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Russell's arrest the result of larger investigation, police say

JaMarcus Russell's arrest for alleged possession of codeine syrup resulted from a two-month undercover investigation that could end in more arrests, authorities in Mobile, Ala., said Tuesday.

Mobile County Sheriff's Office spokeswoman Lori Myles said the investigation wasn't targeting the former Oakland Raiders quarterback, but his name and home address came up several times. Russell, the No. 1 overall pick in the 2007 NFL Draft, was arrested at his home Monday and charged with possession of a controlled substance.

Online records show that Russell, who graduated from high school in Mobile, was booked into the city jail at 4:22 p.m. ET Monday, then released soon afterward on $2,500 bond.

Myles said Tuesday that forensic tests to determine the amount of codeine syrup involved sometimes take 5 to 7 days. She added that police wouldn't reveal whether they believe Russell was dealing the drug, which can be used to make "purple drank," a concoction made up of codeine syrup, soda and Jolly Rancher candy.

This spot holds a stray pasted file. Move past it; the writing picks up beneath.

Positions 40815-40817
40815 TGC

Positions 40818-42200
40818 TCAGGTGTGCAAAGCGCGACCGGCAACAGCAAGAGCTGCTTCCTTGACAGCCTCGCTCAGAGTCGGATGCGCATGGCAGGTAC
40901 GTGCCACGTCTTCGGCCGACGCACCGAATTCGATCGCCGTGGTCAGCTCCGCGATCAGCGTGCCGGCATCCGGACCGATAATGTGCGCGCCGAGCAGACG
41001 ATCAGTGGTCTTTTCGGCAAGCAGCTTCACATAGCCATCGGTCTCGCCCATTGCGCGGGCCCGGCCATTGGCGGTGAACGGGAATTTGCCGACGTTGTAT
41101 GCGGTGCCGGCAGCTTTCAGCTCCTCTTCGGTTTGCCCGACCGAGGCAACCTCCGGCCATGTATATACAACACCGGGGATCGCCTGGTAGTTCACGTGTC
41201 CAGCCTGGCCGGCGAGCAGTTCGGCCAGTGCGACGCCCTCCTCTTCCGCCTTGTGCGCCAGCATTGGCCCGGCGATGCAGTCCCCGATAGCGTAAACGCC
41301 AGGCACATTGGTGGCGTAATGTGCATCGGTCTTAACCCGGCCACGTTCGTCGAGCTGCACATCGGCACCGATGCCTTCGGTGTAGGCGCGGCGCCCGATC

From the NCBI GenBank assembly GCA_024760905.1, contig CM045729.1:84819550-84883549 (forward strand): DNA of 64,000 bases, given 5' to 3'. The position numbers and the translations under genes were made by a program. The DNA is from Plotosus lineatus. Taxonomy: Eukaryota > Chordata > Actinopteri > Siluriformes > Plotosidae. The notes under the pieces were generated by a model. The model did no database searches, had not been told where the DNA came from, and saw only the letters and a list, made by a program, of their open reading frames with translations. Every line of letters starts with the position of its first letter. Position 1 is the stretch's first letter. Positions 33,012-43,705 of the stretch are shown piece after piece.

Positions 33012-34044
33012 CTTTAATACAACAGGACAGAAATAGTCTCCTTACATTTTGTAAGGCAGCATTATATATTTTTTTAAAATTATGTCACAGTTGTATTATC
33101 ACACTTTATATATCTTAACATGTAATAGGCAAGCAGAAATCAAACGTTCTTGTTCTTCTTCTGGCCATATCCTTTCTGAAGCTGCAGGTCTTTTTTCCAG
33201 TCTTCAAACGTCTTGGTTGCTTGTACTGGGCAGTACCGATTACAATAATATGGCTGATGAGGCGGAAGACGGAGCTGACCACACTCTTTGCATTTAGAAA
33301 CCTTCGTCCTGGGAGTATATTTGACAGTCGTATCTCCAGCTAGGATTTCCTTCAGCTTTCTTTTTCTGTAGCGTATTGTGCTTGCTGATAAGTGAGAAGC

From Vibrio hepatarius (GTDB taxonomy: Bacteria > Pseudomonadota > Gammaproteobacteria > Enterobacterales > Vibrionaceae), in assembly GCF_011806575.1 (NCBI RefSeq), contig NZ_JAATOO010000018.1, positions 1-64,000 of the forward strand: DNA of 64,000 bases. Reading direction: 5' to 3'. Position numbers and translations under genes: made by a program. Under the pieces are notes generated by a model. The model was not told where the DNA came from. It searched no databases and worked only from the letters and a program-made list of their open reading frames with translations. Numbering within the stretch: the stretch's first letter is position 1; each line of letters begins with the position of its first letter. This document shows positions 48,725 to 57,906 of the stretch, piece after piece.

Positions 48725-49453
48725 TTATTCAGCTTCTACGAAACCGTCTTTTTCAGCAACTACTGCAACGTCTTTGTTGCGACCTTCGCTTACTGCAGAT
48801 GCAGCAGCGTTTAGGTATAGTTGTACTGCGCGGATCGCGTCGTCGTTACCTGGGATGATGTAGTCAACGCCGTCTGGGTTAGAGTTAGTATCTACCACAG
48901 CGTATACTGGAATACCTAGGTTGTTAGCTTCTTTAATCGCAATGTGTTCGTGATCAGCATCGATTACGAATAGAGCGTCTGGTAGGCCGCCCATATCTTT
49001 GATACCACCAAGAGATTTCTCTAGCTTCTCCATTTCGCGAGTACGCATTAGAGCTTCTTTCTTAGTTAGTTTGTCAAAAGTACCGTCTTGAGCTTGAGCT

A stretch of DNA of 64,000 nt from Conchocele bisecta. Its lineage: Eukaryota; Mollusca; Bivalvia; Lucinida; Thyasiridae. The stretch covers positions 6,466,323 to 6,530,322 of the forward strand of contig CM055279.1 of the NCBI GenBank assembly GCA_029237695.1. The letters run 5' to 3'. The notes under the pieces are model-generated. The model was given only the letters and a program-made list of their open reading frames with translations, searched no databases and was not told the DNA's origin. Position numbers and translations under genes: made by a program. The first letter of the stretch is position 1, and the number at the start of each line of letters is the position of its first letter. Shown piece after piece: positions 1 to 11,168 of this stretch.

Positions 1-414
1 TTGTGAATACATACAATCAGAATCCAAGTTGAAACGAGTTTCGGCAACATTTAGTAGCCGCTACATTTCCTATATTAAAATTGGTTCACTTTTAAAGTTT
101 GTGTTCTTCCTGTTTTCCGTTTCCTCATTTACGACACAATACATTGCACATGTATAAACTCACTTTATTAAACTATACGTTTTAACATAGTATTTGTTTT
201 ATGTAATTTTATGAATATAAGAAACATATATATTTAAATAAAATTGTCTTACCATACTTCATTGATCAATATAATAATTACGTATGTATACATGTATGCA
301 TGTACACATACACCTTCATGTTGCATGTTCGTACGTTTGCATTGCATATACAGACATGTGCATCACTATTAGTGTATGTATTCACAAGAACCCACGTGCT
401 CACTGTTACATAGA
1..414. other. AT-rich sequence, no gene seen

Russell has a bond hearing scheduled for Wednesday, and he's set to appear in court July 20.

Russell didn't return a call from The Associated Press on Tuesday. A business partner of Russell's agent said they had no comment.

Monday's arrest is the latest setback for Russell following his May 6 release from the Raiders, and it reportedly cost him any chance with one NFL team. The New York Daily News cited a source in saying the Jets are no longer considering a deal with Russell, although senior writer Steve Wyche reported last week that the team's interest in the quarterback was minimal.


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Russell also has been linked to the Arizona Cardinals, Cincinnati Bengals, Indianapolis Colts and Minnesota Vikings in various reports. NFL Network insider Michael Lombardi reported that the Hamilton Tiger-Cats own Russell's rights in the Canadian Football League, which could be an option for the quarterback.

Russell spent three lackluster seasons with the Raiders after they drafted him. He won just seven of his 25 starts, threw for 18 touchdowns with 23 interceptions and eventually was benched.

After releasing Russell, the Raiders filed a grievance seeking to recoup approximately $9.5 million of the $36.4 million that they paid the quarterback since 2007. Lombardi reported Tuesday that Russell's arrest will not affect that process.

The Associated Press contributed to this report.

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